With the sweep of an epic novel, Our Revolution follows Jenny Moore, a charismatic and brilliant woman whose life changed as she became engaged in the great twentieth-century movements for peace and social justice. Born into Boston society in 1923 and the first woman in her family to go to college, she set aside writing ambitions to marry Paul Moore, a decorated war hero who became Bishop Paul Moore. Together they had nine children—"I wanted a baseball team," Jenny said, "or a small orchestra."
Rejecting a conventional path, the Moores moved to an inner-city parish in Jersey City and began their family while collaborating on a socially radical, multiracial ministry. In 1968, Jenny published her first book. "Everything was just starting," she protested—meaning an independent life inspired in part by the new feminist movement—when she was diagnosed with cancer at fifty.
Jenny bequeathed to her eldest daughter, Honor, then a twenty-seven-year-old poet, her unfinished writing. As Honor pursued her own career as a writer, she was haunted by her mother’s bequest. Decades later, she delves into Jenny’s pages and forges a new relationship with the passionate seeker and truth teller she finds there. Our Revolution is a vivid, absorbing account of two women navigating the twentieth century and a daughter’s story of the mother who shaped her life as an artist and a woman.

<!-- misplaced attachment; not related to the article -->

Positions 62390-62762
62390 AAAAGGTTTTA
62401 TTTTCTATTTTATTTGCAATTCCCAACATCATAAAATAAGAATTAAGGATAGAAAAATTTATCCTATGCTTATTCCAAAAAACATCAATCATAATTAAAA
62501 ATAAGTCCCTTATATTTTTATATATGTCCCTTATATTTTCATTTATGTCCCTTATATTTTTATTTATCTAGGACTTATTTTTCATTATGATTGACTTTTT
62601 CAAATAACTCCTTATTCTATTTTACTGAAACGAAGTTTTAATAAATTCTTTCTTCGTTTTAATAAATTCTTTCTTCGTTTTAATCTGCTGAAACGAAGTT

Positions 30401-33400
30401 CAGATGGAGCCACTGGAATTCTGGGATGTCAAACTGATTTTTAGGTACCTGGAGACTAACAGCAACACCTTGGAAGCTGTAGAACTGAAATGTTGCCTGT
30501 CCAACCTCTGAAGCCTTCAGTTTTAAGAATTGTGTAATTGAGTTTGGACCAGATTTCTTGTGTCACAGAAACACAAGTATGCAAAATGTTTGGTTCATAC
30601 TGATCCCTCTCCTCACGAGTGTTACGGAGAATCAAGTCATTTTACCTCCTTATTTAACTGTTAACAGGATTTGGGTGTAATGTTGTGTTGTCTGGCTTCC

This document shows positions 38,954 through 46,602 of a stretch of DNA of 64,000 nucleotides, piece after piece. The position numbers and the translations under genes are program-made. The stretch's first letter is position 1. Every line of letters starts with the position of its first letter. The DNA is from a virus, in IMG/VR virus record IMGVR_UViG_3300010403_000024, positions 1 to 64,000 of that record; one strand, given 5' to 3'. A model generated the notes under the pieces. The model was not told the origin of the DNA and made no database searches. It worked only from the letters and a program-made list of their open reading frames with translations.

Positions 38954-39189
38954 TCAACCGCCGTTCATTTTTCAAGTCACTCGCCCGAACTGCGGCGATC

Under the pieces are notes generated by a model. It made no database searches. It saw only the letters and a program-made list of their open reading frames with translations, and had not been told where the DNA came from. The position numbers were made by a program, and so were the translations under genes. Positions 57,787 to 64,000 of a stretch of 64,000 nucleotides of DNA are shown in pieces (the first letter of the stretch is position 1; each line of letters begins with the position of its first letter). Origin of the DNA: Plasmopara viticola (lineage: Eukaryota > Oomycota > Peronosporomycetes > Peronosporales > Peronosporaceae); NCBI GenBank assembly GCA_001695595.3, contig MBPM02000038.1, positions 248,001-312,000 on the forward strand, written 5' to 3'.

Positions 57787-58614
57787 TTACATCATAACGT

Honor Moore is the author of two previous memoirs, The Bishop's Daughter, a finalist for the National Book Critics Circle Award, and The White Blackbird, a New York Times Notable Book-as well as three collections of poems. She lives in New York City.
Trained as an historian, Ellen Chesler has spent much of her forty-five year career in government and philanthropy and is widely respected for the practical and intellectual perspectives she brings to the study of gender and public policy. She is currently a Senior Fellow at the Roosevelt Institute, where she co-edited the anthology Women and Girls Rising: Progress and resistance around the world. For more than a decade prior, she was senior fellow and program director at the Open Society Institute, where she developed and executed the foundation’s multi-million dollar global investments in reproductive health and women’s rights. She is author of the critically celebrated Woman of Valor: Margaret Sanger and the Birth Control Movement in America, and has written numerous essays and articles for academic anthologies, prominent newspapers, journals, periodicals, and blogs. Early in her career, Ellen was chief of staff to New York City Council President Carol Bellamy, the first woman ever elected to citywide office in New York. She holds a BA from Vassar College and a Ph.D. in history from Columbia University.
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